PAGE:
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Fact Sheet: Portland Aerial Tram Maintenance Work


The Portland Aerial Tram will be out of service for scheduled maintenance and a required annual inspection beginning after 10 p.m. on Thursday, Aug. 30, through Monday, Sept. 3. It will reopen on Tuesday, Sept. 4, at 6 a.m.

As anticipated, the 7,546-foot continuous-loop haul rope, which moves the passenger cabins between the upper and lower terminals, has stretched in the eight months the Tram has been in service. It needs to be shortened by 25 to - 28 feet and then respliced. This will not have to be done again for the remaining lifetime of the rope, which is expected to be anywhere from eight to 12 years. The lifetime of the rope will be determined by the number of times it cycles through the drive system circuit. So far the rope has completed in excess of 34,000 cycles and the Tram’s drive system engine has operated for more than 2,400 hours. The required annual inspection of the haul rope also will be performed during the closure.


Haul ropes stretch more rapidly in the first year of service because their polyfiber cores get compressed faster when they are new. The core is impregnated with oil, which leaches out as it is squeezed and lubricates the areas between the eight strands of galvanized steel wire wrapped tightly around the core to form the rope. The lubrication continues throughout the life of the rope and is vital for maintaining its flexibility so that it can easily bend around the bullwheels and through the drive system.

How and When:

Thursday, Aug. 30, after 10 p.m. — Both Tram cabins will be detached from the haul rope and parked at the lower terminal (0698 S.W. Gibbs St., the intersection of S.W. Gibbs and S.W. Moody) adjacent to the OHSU Center for Health & Healing. Rigging for the splicing bridge will be laid out.

Friday, Aug. 31 — The 160-foot splicing bridge – dubbed “the stairway to heaven” by construction crews when it was first used last year during construction of the Tram – will be erected by a boom truck crane in front of the lower Tram terminal on the cabin-one (the Walt Reynolds), or south, side. The work will not interfere with the Portland Streetcar, whose tracks run between the lower Tram terminal and the Center for Health & Healing. The splicing bridge has been transported to Portland from Salt Lake City, where it has been warehoused by Doppelmayr CTEC.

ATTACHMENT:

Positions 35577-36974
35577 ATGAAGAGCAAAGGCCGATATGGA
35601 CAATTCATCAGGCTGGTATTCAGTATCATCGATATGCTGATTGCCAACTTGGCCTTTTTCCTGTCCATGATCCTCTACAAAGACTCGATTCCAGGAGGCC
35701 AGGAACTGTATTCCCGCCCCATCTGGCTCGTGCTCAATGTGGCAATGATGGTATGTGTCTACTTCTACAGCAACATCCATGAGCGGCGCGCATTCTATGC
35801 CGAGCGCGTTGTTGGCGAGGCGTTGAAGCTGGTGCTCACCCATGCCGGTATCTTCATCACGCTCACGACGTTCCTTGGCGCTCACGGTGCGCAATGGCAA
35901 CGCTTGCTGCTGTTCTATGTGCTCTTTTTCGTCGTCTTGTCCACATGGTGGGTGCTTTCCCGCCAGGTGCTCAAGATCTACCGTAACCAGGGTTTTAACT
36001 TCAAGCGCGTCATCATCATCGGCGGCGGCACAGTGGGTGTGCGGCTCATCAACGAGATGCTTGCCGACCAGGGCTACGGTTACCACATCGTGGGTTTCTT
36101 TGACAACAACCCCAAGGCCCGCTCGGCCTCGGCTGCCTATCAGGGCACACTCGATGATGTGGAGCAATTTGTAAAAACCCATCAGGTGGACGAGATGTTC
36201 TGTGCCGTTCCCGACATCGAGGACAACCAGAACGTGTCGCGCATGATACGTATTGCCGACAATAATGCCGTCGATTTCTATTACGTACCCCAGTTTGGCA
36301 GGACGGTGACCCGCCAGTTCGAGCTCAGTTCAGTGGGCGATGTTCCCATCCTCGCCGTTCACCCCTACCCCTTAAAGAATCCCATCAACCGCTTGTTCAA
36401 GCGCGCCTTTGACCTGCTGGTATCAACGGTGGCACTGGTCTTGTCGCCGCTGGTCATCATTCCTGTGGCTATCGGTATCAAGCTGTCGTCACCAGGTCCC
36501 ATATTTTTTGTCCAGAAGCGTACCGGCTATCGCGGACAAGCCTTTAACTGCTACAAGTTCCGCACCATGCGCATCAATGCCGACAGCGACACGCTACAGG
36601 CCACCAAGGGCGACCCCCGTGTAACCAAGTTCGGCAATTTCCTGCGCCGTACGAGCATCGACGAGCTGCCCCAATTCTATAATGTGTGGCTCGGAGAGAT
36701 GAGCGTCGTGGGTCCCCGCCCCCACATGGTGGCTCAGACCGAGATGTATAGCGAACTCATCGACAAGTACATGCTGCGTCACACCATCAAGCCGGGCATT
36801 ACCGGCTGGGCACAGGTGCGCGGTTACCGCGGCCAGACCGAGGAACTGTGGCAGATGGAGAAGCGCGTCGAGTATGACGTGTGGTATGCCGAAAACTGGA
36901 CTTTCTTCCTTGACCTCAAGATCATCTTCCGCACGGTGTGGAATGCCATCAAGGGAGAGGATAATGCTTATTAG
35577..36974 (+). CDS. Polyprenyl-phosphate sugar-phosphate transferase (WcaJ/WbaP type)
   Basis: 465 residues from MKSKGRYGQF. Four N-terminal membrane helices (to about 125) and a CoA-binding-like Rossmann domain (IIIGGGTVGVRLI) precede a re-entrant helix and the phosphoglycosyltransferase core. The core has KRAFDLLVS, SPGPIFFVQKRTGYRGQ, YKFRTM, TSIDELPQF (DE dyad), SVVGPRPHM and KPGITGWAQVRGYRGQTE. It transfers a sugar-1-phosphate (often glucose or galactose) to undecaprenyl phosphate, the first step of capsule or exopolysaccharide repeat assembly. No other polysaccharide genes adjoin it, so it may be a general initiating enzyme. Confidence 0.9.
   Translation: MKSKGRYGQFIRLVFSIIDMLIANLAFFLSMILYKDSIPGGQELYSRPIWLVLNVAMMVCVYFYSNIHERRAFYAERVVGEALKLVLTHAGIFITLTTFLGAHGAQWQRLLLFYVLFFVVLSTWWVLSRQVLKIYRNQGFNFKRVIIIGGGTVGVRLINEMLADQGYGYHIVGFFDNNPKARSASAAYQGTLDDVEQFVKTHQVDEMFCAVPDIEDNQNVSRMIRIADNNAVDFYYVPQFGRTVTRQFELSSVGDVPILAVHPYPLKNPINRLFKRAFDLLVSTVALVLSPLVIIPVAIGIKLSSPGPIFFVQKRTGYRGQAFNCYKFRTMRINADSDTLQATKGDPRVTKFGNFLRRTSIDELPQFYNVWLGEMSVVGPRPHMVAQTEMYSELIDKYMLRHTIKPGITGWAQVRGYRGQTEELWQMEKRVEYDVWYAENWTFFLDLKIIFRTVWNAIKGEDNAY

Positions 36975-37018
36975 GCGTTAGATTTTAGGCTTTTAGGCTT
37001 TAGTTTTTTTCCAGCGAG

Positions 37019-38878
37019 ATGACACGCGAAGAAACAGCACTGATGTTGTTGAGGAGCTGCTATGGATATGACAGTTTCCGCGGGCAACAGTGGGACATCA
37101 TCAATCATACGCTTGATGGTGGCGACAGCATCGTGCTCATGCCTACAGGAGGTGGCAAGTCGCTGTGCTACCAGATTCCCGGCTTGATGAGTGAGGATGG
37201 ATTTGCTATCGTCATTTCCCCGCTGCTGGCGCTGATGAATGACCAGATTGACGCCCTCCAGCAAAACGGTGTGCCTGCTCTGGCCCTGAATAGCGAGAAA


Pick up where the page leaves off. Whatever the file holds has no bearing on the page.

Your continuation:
Saturday, Sept. 1 — Eight to 12 Doppelmayr CTEC workers will ascend the splice bridge, unravel the current splice, cut the rope and then resplice it. When completed the respliced section will be about 134 feet long, or about 1,200 times the 1.34 inch diameter of the haul rope and will be nearly as strong as any other part of the rope.

PHOTOGRAPHERS:  Doppelmayr officials advise that the best visuals are likely to be on Saturday afternoon when the resplicing begins. The schedule that day, however, remains somewhat fluid.

Sunday, Sept. 2 — Final resplicing work will be completed and the rigging removed. The haul rope then will be passed slowly through an electromagnetic machine at the lower terminal as part of the annual inspection. The machine functions much like an X-ray and is used to search for any significant anomalies, or flaws, in the rope.

Monday, Sept. 3 — The splicing bridge will be dismantled and removed. The Tram cabins will be thoroughly cleaned. And the Tram will be ready to go again.

Tuesday, Sept. 4 — Tram reopens at usual time, 6 a.m.


Basic facts:

Haul rope length: 7,546 ft.

How much it will be shortened:  25 ft. to 28 ft.

Length of splice:  134 ft.

Diameter of haul rope: 1.34 inches

Length of splicing bridge (aka stairway to heaven): 160 ft.

Composition of haul rope core:  oil-impregnated polyfiber

Total number of Tram users since opening in January, through July: 672,179

The Tram is operated by Doppelmayr CTEC under a contract with Oregon Health & Science University. For more details about the tram, go to

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